Thursday, November 12, 2009

Mad Men Moment: Duck and the Dog

My wife and I are watching the AMC series Mad Men on DVDs from Netflix, so we're behind the actual run of the show: we've reached about the middle of season 2. It's a tribute to the excellent writing and plotting that little moments can lodge in one's thoughts for long after each episode.

One tidbit that struck me of late was Duck Phillips' abandoning his dog, Chauncey. His act spoke volumes. The moment of abandonment resulted in audible shock from both my wife and me. Why did he do it? There is the practical reason: he had learned that his ex-wife was marrying a man who was allergic to dogs, so Duck would have to keep Chauncey (who had previously stayed with the ex and the kids). Perhaps as a single man in Manhattan he could not have kept a dog.

But this does not explain why he would not have given Chauncey away, instead of just abandoning him to his fate. Duck earlier had treated the dog like a valued member of the family - more so, in fact, than his own children. My wife and I had actually agreed about that earlier in the episode.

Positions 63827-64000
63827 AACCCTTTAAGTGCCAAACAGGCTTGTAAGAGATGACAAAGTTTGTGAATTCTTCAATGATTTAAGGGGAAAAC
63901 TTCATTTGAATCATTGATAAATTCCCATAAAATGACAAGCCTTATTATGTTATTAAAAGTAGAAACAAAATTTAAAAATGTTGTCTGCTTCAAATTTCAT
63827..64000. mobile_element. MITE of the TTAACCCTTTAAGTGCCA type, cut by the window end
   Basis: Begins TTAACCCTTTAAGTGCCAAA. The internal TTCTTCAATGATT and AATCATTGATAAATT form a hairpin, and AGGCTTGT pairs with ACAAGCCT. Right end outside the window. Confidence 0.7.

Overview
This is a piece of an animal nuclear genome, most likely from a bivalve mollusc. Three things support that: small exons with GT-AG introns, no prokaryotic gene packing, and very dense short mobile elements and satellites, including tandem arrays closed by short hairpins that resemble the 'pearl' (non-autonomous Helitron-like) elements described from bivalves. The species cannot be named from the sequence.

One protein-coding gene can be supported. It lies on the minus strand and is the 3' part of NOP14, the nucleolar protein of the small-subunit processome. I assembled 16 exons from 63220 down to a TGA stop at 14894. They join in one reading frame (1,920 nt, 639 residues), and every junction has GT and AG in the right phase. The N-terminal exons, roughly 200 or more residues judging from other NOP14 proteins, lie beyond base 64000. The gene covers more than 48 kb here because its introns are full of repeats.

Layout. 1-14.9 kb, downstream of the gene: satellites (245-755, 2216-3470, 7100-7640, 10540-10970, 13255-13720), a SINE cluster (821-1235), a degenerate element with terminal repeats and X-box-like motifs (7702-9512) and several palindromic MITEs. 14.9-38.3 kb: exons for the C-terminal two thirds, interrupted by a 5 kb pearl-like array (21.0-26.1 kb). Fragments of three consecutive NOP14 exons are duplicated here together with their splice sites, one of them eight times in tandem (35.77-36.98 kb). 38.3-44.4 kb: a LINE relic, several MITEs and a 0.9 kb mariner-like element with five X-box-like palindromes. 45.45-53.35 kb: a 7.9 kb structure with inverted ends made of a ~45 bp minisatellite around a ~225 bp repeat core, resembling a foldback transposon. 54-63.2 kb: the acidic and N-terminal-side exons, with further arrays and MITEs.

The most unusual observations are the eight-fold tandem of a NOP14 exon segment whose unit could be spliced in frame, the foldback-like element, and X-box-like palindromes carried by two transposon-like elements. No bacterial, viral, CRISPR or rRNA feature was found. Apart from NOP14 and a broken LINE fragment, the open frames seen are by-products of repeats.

A clear turning point in Duck's mind appeared to have been reached when he - a recovering alcoholic - nearly took a drink after a stressful day. With Chauncey at his side, he was unable to do it, haunted, evidently, by guilt sparked by the dog's trusting gaze. After abandoning Chauncey outside the building, did Duck return to the office to have his drink unburdened? We don't know.

Another clue comes from the exchange between Duck and Pete Campbell just prior to Duck's near drink. Pete shows affection for Chauncey and indicates an interest in having a dog, but only around the office. Duck rebukes him. If he had wanted to escape the responsibility of keeping a dog, that was his opportunity. But clearly he wants no part of Chauncey.

Chauncey represents the last vestige of Duck's past. His kids are teenagers and live with their mother, who is remarrying. He wants to forget his alcoholic, failed life in a London ad agency. He is trying to start a new life with Sterling Cooper in New York. He feels obvious love for the dog, but he is able to harden his heart and cruelly abandon him for the sake of "moving on."

In this way Duck is not unlike Don Draper, who is also capable of taking extraordinary measures to escape his past. It remains to be seen how the already strained relationship between these two similar men will develop.


  1. Really good analysis. This scene really bothered me, being a dog lover and all. I guess that's obvious, I googled it it bothered me so much.

  2. In the second to last episode as Duck Phillips was told get out of Pete Campbell's office, in the doorway, Duck looked one way before heading the other, just like his dog did when dog was shown the door.

    Mike Palmer